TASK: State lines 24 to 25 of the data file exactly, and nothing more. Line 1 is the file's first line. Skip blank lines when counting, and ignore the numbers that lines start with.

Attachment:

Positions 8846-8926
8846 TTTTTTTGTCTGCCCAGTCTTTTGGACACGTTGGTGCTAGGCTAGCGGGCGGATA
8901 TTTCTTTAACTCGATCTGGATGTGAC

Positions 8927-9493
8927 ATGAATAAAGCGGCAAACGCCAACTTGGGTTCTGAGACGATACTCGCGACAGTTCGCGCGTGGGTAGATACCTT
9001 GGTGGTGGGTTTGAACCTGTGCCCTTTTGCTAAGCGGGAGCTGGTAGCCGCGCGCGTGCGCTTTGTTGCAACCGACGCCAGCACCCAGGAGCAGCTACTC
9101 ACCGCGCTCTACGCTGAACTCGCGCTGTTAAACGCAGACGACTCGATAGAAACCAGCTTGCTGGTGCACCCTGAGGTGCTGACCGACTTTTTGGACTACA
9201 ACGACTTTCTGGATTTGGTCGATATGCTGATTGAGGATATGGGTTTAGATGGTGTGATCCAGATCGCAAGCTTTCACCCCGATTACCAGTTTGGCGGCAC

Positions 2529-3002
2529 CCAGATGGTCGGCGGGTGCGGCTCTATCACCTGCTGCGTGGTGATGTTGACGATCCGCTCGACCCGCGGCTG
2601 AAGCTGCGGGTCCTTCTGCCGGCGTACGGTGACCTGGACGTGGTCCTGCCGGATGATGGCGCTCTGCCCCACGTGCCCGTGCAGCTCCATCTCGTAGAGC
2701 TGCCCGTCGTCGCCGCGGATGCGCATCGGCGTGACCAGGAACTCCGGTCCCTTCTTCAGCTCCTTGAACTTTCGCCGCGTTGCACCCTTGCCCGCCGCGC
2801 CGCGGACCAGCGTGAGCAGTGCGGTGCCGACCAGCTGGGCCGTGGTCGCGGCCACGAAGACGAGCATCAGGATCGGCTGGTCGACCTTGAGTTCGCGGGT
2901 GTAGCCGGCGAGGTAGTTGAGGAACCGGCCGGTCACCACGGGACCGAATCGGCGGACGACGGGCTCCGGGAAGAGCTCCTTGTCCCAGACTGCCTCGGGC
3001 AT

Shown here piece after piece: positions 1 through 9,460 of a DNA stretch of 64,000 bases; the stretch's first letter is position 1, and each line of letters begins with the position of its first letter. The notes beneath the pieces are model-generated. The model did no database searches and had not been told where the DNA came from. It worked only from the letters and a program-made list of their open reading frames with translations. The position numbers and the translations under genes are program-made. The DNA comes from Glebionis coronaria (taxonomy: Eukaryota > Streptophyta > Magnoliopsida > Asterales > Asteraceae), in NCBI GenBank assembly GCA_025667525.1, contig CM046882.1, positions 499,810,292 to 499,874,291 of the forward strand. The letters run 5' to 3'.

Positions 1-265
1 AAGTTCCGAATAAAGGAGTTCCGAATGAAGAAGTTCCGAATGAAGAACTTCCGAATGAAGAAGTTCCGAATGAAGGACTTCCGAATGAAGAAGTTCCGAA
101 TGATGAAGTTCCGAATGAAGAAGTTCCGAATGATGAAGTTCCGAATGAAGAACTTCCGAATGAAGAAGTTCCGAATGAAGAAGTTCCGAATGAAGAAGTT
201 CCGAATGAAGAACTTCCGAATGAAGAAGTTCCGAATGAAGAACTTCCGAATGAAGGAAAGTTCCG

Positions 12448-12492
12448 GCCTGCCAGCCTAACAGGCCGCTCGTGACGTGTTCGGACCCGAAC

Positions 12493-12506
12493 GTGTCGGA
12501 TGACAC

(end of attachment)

12493 GTGTCGGA
12501 TGACAC